|Date||Entered ... the 4th day of November 1818 by John Binns ... Pennsylvania. S.l. : s.n., c1818, published 1819|
|Author||Originally designed by John Binns (1772-1860). Ornamental part drawn by Geo. Bridport. Arms of the United States, and the Thirteen States drawn from Official Documents by Thos. Sully. Portrait of Genl. Washington, painted in 1795 by Stuart. Portrait of Thomas Jefferson, painted in 1816 by Otis. Portrait of John Hancock, painted in 1765 by Copley. Ornamental Part, Arms of the United States, and the Thirteen States, engraved by Geo. Murray. The writing designed and engraved by C.H. Parker. Portraits engraved by J.B.Longacre. Printed by James Porter.|
(Reusing this file)
No known restrictions on publication.
|This is a retouched picture, which means that it has been digitally altered from its original version. Modifications: The original image was a .tiff file. I've equalised its contrast, sharpened it and saved it as a .jpg. Modifications made by [[User:Alex:D (talk)|Alex:D (talk)]]. The original can be found here.
|This image (or other media file) is in the public domain because its copyright has expired.
This applies to Australia, the European Union and those countries with a copyright term of life of the author plus 70 years.
You must also include a United States public domain tag to indicate why this work is in the public domain in the United States. Note that a few countries have copyright terms longer than 70 years: Mexico has 100 years, Colombia has 80 years, and Guatemala and Samoa have 75 years, Soviet Union has 74 years for some authors. This image may not be in the public domain in these countries, which moreover do not implement the rule of the shorter term. Côte d'Ivoire has a general copyright term of 99 years and Honduras has 75 years, but they do implement the rule of the shorter term.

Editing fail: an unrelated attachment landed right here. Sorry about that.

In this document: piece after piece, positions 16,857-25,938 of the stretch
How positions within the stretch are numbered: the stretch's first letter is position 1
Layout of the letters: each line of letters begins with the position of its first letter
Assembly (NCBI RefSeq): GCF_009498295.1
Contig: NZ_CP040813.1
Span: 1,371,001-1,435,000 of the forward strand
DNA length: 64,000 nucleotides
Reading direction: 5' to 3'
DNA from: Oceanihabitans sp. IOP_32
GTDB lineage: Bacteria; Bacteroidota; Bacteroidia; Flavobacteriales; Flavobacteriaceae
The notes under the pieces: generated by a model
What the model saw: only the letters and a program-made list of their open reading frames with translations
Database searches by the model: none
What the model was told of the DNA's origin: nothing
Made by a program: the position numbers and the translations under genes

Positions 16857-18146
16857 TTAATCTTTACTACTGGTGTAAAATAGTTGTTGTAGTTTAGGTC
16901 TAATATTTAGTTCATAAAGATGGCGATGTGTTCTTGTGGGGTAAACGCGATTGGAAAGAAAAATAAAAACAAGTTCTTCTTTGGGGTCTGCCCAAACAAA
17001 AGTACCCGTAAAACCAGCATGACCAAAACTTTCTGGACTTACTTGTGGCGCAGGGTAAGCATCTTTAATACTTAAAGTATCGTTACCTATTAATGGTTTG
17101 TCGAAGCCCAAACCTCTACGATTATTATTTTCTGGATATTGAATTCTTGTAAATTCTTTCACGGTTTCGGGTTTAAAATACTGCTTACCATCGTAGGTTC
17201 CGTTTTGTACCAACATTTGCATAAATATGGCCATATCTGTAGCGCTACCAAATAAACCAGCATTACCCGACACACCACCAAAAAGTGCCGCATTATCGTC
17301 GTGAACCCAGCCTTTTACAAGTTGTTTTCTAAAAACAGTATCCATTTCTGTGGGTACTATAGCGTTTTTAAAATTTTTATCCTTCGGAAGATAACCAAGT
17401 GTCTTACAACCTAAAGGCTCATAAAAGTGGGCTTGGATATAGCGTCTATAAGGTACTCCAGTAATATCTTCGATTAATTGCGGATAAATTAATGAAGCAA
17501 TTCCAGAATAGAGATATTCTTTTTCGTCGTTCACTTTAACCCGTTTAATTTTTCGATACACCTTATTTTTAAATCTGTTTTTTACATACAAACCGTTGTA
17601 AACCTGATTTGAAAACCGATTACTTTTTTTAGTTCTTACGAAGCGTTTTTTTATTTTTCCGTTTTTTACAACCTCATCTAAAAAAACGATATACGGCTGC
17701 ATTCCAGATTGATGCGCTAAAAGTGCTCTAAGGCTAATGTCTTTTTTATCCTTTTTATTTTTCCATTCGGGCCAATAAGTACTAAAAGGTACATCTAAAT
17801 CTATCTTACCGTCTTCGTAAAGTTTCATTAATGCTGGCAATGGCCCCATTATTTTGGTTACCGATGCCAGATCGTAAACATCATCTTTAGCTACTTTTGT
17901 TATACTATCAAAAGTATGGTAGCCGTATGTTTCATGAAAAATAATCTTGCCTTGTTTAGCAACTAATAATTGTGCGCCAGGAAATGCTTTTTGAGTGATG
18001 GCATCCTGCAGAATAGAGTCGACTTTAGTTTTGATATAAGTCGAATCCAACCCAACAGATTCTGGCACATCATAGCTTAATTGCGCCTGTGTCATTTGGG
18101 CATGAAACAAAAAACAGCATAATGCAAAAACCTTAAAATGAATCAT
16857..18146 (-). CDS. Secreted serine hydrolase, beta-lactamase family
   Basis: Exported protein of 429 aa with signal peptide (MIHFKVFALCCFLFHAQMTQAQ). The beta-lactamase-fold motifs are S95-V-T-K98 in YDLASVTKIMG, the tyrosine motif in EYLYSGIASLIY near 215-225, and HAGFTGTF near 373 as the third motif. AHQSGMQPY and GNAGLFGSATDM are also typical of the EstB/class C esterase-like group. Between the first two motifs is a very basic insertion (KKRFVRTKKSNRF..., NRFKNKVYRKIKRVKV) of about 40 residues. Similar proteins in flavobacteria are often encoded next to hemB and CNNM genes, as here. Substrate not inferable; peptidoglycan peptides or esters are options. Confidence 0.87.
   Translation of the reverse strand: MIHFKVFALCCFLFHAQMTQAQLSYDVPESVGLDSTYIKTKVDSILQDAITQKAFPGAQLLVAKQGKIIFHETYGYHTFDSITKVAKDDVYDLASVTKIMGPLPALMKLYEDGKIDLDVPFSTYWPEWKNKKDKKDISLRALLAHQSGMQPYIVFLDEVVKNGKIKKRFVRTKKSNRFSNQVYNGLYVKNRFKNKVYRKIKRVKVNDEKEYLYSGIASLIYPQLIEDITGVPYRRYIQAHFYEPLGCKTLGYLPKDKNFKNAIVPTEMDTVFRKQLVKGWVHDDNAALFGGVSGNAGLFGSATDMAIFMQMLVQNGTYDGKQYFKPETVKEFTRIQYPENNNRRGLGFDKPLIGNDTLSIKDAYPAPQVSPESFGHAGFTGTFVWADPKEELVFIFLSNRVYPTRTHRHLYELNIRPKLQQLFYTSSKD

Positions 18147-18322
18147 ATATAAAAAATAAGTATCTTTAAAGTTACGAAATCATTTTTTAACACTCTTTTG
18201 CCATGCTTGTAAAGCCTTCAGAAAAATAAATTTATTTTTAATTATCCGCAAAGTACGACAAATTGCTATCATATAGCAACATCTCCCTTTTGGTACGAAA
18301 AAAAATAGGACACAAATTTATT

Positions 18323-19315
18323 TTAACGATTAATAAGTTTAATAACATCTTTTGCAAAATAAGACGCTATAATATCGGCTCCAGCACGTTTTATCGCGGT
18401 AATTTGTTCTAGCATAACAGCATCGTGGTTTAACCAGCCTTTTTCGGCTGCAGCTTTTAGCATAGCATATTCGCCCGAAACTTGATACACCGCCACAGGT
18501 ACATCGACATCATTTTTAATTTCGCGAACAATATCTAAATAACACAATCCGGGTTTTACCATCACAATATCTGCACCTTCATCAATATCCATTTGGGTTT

While the copyright and licensing information supplied for each photo is believed to be accurate, Free-Photos.biz does not provide any warranty regarding the copyright status or correctness of licensing terms. If you decide to reuse the images from Free-Photos.biz, you should verify the copyright status of each image just as you would when obtaining images from other sources.
The use of depictions of living or deceased persons may be restricted in some jurisdictions by laws regarding personality rights. Such images are exhibited at Free-Photos.biz as works of art that serve higher artistic interests.